When Royale Concrete took its first look at a 65-year old concrete floor at a former farm chemical warehouse, it didn’t know what it would find under years of dirt, grime, spilled chemicals, mastic, fork lift lanes and epoxy coatings. What the concrete polishing company uncovered was a floor with colorful, well-distributed aggregates, minimal repair requirements and a good dose of character. The polish gave a 2,000-square-foot area of neglected concrete a new life as a high-design floor in a remodeled office.
Promoting a polish
President Jessica Ledger-Kalen and vice president Jeremy Waugh founded Royale Concrete, Fairfield, Iowa, in 2006. The company started performing pour work mainly in the residential realm and eventually branched into commercial and government work. Ledger-Kalen and Waugh soon realized they were highly detail-oriented contractors working in a sector of the construction industry that didn’t particularly value the details. “We re-evaluated our company and decided to purely focus on surface prep and concrete polishing,” Ledger-Kalen recalls. “It made a lot of sense to us, for owners to choose polished concrete flooring over other traditional flooring options.”
“Polished concrete offers owners something other than replacement,” Waugh continues. “We can give them a repair and polish.” That business model has been working for the young company. Waugh says even though they do offer polished floors on new construction, the economy has created a strong base of work in reconstruction projects in the geographical market his company serves.
Royale Concrete was initially brought on the project at the former farm chemical warehouse to perform a 20-grit grind and apply L&M Construction Chemicals’ SealHard densifier for 70,000 square feet of warehouse space for a new branch of an oil distribution company. “If the owner’s budget would have allowed, he would have gone further with the grind,” Waugh says. “But the floor we gave him allowed for a clean, consistent look on the floors, slight reflectivity, the ability to repel stains and a smoother surface that will be easier to clean.”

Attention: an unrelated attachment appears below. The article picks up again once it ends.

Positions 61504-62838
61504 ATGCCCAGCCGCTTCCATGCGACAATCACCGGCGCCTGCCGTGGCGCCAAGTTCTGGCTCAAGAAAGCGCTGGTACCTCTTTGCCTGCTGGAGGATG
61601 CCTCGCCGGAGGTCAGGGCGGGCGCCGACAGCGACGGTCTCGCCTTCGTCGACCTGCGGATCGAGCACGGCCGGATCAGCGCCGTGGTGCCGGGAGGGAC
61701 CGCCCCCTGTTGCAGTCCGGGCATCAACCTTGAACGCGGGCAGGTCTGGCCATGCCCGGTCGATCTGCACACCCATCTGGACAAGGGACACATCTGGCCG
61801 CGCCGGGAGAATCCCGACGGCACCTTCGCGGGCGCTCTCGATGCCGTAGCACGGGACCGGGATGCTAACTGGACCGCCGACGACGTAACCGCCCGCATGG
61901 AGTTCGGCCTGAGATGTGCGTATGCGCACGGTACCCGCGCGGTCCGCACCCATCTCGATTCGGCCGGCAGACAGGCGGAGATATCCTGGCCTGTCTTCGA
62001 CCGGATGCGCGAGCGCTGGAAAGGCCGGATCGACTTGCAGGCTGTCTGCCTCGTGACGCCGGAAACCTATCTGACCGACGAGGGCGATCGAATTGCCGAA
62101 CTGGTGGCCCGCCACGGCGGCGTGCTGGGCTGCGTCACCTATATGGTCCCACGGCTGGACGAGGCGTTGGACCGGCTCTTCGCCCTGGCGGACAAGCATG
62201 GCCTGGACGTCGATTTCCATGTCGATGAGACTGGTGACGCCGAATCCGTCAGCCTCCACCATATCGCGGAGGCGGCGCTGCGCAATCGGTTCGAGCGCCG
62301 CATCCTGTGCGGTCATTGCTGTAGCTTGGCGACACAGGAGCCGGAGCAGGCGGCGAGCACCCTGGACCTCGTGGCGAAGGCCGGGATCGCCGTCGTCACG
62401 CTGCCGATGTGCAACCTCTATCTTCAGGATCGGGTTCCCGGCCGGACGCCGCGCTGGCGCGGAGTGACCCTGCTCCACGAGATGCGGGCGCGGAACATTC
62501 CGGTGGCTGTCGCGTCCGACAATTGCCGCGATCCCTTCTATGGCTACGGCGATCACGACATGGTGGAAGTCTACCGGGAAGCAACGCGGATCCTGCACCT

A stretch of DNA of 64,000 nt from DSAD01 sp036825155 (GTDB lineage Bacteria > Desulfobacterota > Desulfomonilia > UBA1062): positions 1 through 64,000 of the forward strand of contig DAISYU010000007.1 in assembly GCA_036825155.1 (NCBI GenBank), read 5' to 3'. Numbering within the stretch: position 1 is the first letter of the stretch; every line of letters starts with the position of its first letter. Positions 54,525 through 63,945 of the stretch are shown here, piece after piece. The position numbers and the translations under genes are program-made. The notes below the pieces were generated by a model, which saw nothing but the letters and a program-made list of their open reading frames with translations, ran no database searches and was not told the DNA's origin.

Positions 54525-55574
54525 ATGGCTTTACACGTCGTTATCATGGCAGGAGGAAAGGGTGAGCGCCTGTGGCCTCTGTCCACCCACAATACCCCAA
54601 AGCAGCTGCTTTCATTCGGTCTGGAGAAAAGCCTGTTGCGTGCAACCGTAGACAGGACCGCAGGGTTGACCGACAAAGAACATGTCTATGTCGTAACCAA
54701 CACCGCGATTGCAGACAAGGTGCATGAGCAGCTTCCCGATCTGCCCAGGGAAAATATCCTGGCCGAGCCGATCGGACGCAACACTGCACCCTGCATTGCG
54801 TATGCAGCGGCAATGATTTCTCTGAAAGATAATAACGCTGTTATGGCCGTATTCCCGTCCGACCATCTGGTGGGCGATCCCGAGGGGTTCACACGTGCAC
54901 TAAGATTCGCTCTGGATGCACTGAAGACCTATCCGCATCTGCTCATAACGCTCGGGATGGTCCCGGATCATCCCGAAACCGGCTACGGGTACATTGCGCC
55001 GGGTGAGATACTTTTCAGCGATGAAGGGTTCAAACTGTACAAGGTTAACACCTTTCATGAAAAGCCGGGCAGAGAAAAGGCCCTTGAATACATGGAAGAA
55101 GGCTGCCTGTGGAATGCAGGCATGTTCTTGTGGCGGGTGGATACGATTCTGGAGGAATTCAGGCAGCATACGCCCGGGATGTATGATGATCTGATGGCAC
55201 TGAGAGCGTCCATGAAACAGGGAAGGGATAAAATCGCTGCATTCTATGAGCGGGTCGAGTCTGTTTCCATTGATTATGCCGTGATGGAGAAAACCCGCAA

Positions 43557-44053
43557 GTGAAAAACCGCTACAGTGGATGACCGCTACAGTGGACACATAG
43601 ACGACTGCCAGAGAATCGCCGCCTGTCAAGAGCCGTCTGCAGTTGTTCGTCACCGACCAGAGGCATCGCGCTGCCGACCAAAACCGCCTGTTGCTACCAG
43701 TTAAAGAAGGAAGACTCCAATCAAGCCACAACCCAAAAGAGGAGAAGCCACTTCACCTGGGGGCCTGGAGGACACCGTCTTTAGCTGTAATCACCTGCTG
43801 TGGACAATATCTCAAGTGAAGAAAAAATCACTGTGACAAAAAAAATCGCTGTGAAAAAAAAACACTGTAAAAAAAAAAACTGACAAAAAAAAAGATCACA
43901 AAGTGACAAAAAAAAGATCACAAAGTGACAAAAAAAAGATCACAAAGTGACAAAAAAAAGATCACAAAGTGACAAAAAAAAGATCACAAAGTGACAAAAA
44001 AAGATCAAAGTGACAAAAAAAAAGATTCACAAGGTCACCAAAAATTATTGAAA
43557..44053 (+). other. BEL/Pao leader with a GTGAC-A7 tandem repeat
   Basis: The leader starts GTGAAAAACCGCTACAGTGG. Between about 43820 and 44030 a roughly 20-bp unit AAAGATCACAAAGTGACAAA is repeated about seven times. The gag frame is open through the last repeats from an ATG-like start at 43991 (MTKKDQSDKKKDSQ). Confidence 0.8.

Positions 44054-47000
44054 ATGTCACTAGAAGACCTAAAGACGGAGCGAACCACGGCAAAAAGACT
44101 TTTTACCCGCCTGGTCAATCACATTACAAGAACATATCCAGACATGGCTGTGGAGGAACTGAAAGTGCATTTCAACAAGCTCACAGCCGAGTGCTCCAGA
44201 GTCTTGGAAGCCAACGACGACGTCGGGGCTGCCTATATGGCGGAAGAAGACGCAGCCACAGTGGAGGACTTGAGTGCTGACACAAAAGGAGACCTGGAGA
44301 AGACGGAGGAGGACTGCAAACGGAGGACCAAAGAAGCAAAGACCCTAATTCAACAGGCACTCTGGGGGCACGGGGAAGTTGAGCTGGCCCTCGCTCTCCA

After speaking with the owner and learning he was planning on tile as the flooring option for a 2,000-square-foot section of the building that would be office space, Waugh told the owner about polished concrete. Royale Concrete did a demo on an area of the floor that was getting carpet and the owner loved it. He asked Royale Concrete to proceed with the exposed aggregate polish in the office space.
Royale Concrete started the dry polishing process with a 20-grit, metal-bond abrasive grind, which removed the VCT black mastic residue, carpet glue, painted-on fork lift lanes and years of grime that collected on the floor. They did an aggressive grind on the concrete, exposing a beautiful aggregate scatter full of color and various aggregate sizes.
Then the crew moved up to a 60-grit metal grind, after which they filled the concrete micropores with a grout then densified the floor. From there the crews went through a grinding sequence with 100, 200 and 400 copper-bond hybrid abrasives, followed by 400 and 800 resin-bond abrasive steps. “With the copper hybrids it’s almost impossible to leave a scratch behind,” Waugh says. “We like the hybrids because of their efficiency in removing scratches from prior steps and leaving a consistent scratch pattern.”
Like any concrete floor that has seen decades of use and neglect, the crew at Royale Concrete found a few flaws to work around. For instance, they discovered a section of the floor where stud wall nails were left in the concrete. “At first we thought we would pull up those nails and repair the floor, but then we decided to leave them in instead of risking the possibility of a large pop out,” Waugh explains. So Royale Concrete crews ground down the nails with a metal hand grinder; now the nails are part of the history of the floor.